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Mountain View

Home is where the hurt is

It hasn’t seemed in activists’ interests to complain. Thanks, in part,to this brave new world of rainbows, LGBT people have shot to visibility. Stonewall’s scholastic partnership means that the poster “Some people are gay. Get over it!” has been shocking parents and educating teenagers since 2007; ground-breaking queer movies like Call Me by Your Name attract devotees of every sexuality. However, as ‘gay’ slopes towards its grave as a schoolyard insult, it’s tempting to wonder whether ‘lesbian’ might have won a similar fate, had activism not centred around the de-facto male-focused word ‘gay’. It is telling that, of the top 10 all-time highest-grossing LGBT films in the US, every single one of these is about gay men, or a male same-sex relationship. There is a deceptive paradox in claiming that ‘gay’ refers to everyone regardless of gender, without remaining open to further debate: for if ‘gay’ is theoretically an umbrella term, in practice, the benefits and discourse it generates are predictably cis-male oriented. This tide of male-centred, ostensibly ‘gay’ media sweeps gay women’s own, lacking representation neatly under the rug.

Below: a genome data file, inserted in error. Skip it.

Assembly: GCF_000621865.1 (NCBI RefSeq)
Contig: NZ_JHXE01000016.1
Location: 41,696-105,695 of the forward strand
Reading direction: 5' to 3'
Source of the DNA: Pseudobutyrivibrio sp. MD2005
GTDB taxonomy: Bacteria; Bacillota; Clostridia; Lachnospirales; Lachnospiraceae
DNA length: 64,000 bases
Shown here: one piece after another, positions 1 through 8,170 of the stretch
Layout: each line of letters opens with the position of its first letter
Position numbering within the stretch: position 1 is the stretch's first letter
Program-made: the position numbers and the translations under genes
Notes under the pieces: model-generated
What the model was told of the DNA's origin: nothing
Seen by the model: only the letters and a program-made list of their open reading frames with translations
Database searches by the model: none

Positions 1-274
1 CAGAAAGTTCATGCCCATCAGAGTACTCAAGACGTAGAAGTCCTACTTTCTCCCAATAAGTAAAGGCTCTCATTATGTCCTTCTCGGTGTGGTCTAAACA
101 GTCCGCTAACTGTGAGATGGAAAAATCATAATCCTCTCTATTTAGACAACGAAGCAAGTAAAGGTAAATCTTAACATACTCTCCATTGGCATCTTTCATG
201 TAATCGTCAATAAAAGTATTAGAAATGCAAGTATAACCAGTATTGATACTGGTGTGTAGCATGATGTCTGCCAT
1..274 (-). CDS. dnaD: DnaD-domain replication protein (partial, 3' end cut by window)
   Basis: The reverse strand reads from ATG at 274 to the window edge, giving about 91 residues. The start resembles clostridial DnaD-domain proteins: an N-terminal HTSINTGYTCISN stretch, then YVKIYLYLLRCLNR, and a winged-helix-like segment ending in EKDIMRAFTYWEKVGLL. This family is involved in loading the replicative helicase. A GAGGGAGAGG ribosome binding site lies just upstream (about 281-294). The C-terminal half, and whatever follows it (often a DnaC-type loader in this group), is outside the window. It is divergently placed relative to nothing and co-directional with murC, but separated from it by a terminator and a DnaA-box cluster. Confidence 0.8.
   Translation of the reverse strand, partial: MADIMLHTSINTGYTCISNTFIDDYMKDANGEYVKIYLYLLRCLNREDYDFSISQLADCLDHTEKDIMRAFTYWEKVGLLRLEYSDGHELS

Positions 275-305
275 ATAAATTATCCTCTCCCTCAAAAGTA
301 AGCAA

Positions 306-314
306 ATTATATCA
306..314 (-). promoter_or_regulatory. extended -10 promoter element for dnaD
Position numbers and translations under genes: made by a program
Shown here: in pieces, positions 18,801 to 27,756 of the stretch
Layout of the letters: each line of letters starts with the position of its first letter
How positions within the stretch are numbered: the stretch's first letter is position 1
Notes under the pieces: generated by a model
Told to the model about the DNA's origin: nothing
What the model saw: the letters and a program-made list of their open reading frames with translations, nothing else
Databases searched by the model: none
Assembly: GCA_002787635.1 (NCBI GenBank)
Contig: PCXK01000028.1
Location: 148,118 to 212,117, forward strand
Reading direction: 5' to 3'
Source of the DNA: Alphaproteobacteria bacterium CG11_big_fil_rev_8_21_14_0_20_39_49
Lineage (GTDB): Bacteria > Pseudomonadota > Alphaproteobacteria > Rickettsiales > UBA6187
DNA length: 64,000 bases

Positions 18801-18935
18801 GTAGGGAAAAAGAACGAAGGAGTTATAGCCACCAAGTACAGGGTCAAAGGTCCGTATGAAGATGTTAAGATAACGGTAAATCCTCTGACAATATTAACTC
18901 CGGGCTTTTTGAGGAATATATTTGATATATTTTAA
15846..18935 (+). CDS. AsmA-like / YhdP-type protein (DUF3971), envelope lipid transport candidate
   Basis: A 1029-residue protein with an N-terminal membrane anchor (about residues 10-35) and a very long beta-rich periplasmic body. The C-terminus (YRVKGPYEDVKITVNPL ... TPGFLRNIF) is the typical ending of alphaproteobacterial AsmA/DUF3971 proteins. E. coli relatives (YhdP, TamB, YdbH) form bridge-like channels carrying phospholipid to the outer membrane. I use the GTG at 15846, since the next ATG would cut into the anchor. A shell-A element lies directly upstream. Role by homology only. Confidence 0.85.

What’s in a name, then? The balance between representation and comparative invisibility. This pride month, if we are to be truly proud, it seems about time that lesbian love is reclaimed in its own right. ‘Lesbian’ has been historically hijacked, warped to distortion by the male gaze: no more. The media’s ghoulish and slandered ‘lesbian’ has held her vampiric court long enough. It is time to acknowledge the word’s classical, romantic roots. An ancient poet once let her love for other women be known so exquisitely, lesbians today take their name from her home.

It’s time to shake off the stigma.